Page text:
Haydn: Paris Symphonies - Violin Concerto No. 1 (Live) Les Arts Florissants, Théotime Langlois de Swarte & William Christie
Label: Harmonia Mundi
Composer: Joseph Haydn (1732-1809)
Album including Album cover Booklet (PDF)
- Joseph Haydn (1732 - 1809): Symphony No. 84 in E-Flat Major, Hob. I:84:
- 1Haydn: Symphony No. 84 in E-Flat Major, Hob. I:84: I. Largo - Allegro09:49
- 2Haydn: Symphony No. 84 in E-Flat Major, Hob. I:84: II. Andante06:23
- 3Haydn: Symphony No. 84 in E-Flat Major, Hob. I:84: III. Menuet. Allegretto - Trio03:26
- 4Haydn: Symphony No. 84 in E-Flat Major, Hob. I:84: IV. Finale. Vivace06:11
- Symphony No. 85 in B-Flat Major, Hob. I:85 "La Reine":
- 5Haydn: Symphony No. 85 in B-Flat Major, Hob. I:85 "La Reine": I. Adagio - Vivace09:47
- 6Haydn: Symphony No. 85 in B-Flat Major, Hob. I:85 "La Reine": II. Romance. Allegretto05:58
- 7Haydn: Symphony No. 85 in B-Flat Major, Hob. I:85 "La Reine": III. Menuet. Allegretto - Trio04:31
- 8Haydn: Symphony No. 85 in B-Flat Major, Hob. I:85 "La Reine": IV. Finale. Presto03:53
- Violin Concerto No. 1 in C Major, Hob. VIIa:1:
- 9Haydn: Violin Concerto No. 1 in C Major, Hob. VIIa:1: I. Allegro moderato10:15
- 10Haydn: Violin Concerto No. 1 in C Major, Hob. VIIa:1: II. Adagio05:36
- 11Haydn: Violin Concerto No. 1 in C Major, Hob. VIIa:1: III. Finale. Presto05:00
- Symphony No. 86 in D Major, Hob. I:86:
- 12Haydn: Symphony No. 86 in D Major, Hob. I:86: I. Adagio - Allegro spiritoso12:04
- 13Haydn: Symphony No. 86 in D Major, Hob. I:86: II. Capriccio. Largo04:46
- 14Haydn: Symphony No. 86 in D Major, Hob. I:86: III. Menuet. Allegretto - Trio05:26
- 15Haydn: Symphony No. 86 in D Major, Hob. I:86: IV. Finale. Allegro con spirito06:53
- Symphony No. 87 in A Major, Hob. I:87:
- 16Haydn: Symphony No. 87 in A Major, Hob. I:87: I. Vivace10:27
- 17Haydn: Symphony No. 87 in A Major, Hob. I:87: II. Adagio06:38
- 18Haydn: Symphony No. 87 in A Major, Hob. I:87: III. Menuet - Trio04:08
- 19Haydn: Symphony No. 87 in A Major, Hob. I:87: IV. Finale. Vivace05:02
Info for Haydn: Paris Symphonies - Violin Concerto No. 1 (Live)
Commissioned by the Comte d'Ogny for the Le Concert de la Loge Olympique, the 'Paris' Symphonies form a key milestone in Haydn's output. William Christie and Les Arts Florissants have long loved these highly original works, and offer us an exhilaratingly elegant and poetic reading of four of them. The coupling is the all too rarely played Violin Concerto No.1, here directed by the soloist Théotime Langlois de Swarte.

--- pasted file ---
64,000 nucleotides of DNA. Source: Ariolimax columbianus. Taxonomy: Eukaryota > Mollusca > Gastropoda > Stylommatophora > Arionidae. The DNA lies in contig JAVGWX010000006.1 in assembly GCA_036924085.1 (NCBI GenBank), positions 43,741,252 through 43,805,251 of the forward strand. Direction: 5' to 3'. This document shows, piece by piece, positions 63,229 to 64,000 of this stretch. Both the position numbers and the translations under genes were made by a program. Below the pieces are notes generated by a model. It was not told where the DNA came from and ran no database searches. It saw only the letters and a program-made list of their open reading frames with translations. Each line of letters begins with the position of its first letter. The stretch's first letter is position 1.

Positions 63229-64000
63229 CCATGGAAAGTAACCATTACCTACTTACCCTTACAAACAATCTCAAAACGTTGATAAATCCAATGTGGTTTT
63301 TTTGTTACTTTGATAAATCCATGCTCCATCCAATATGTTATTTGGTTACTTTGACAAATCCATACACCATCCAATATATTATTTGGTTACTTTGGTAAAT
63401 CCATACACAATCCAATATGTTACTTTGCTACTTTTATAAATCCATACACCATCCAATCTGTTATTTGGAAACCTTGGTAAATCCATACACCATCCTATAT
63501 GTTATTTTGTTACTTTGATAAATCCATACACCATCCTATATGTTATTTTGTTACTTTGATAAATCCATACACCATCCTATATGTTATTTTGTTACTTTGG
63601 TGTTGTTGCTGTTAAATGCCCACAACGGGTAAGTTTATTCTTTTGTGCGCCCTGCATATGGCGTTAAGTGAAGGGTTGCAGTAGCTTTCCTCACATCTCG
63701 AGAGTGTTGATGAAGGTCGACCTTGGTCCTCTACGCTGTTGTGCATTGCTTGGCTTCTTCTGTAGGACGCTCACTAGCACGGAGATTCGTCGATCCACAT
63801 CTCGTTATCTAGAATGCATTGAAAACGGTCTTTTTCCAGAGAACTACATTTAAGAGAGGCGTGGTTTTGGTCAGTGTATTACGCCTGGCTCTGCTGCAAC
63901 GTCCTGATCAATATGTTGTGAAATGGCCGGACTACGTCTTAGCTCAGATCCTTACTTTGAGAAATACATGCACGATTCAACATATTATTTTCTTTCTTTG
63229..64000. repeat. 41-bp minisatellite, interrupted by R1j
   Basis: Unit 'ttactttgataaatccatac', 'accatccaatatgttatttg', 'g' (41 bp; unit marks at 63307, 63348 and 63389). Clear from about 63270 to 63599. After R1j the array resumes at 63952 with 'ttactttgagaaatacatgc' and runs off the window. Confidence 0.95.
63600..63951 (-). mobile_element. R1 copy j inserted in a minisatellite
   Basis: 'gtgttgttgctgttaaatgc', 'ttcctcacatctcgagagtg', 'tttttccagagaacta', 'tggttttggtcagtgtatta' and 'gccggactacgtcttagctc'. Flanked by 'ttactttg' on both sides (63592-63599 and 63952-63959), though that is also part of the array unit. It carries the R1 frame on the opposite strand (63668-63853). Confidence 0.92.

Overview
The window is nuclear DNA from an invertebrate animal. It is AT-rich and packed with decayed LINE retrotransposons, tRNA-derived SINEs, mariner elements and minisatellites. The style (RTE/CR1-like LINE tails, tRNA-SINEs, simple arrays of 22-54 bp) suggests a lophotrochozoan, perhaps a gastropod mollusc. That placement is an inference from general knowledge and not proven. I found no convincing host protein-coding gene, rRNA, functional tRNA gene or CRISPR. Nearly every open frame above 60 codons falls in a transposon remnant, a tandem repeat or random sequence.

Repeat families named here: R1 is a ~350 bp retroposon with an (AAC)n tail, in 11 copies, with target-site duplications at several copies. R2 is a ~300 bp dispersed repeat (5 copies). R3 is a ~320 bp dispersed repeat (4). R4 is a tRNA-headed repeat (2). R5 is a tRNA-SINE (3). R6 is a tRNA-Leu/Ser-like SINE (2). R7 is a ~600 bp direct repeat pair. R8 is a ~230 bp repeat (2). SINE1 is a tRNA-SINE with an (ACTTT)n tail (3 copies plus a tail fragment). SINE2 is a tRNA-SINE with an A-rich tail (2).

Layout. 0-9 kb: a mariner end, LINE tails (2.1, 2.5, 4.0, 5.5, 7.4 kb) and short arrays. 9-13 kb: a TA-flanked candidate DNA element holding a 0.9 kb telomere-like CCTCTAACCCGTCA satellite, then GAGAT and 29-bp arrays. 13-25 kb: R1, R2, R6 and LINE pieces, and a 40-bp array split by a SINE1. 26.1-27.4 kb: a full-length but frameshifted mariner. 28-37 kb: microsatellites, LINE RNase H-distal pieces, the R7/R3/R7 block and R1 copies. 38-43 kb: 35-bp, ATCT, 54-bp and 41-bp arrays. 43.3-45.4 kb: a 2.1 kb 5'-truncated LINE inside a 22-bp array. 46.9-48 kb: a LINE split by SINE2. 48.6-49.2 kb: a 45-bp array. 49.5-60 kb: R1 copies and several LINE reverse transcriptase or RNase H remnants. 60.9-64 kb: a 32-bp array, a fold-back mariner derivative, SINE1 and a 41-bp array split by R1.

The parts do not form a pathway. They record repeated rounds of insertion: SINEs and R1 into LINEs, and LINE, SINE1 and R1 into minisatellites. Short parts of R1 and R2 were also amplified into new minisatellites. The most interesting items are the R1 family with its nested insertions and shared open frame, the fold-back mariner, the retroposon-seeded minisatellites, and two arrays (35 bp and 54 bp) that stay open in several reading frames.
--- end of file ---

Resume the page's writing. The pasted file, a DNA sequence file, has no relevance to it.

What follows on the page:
In the 1780s, Paris was unquestionably considered the epicenter of instrumental music in Europe. An internationally renowned concert organization, the "Concert Spirituel", played an essential role in the reputation of the capital: the veneration for these concerts was largely due to the fact that the city had become one of the most prestigious stages where the greatest European virtuosos performed.
During this period it became unthinkable for the organizers of the Concert Spirituel to begin each part of their concerts with anything other than a symphony by Joseph Haydn, and the veritable craze for his works continued into the second decade of the 19th century, largely eclipsing the place of the popular musicians of the day such as Mozart or even Beethoven's early symphonies.
The group of 6 "Parisian Symphonies" mixes gravity and fantasy, solemnity and humor. They were written by Haydn in 1785 and 1786 for the Concerts de la Loge Olympique in Paris - a Masonic society with one of the best orchestras in Europe - and quickly won the favor of the Parisian public. Repeatedly performed throughout Europe, they quickly became one of the highlights of the Viennese classical symphony.
Les Arts Florissants
Théotime Langlois de Swarte
William Christie, conductor
Les Arts Florissants
A renowned musical Ensemble, specialized in Baroque music since 1979. Founded in 1979 by William Christie, Les Arts Florissants is one of the best-known baroque-music ensembles in the world. Established in the name of creativity, pleasure and sharing, the Ensemble — which takes its name from a short opera by Marc-Antoine Charpentier — has played a pioneering role in the revival of a repertoire that had been largely forgotten and which is now enjoyed across the globe in all the most prestigious concert houses. This pioneering spirit has never died, and Les Arts Florissants’ two artistic directors, William Christie and Paul Agnew, continue the Ensemble’s tradition of research and innovation today.
"Almost 40 years ago a group of friends and I founded Les Arts Florissants, the ensemble that has allowed me to rediscover the magnificent repertoire of the baroque age and perform it in all of the world’s most prestigious halls. At the same time, in the Vendée, I have accomplished another of my dreams: creating a unique and original garden around my 17th-century manor house, which is now the setting each year for the , where we welcome music lovers from all over the world.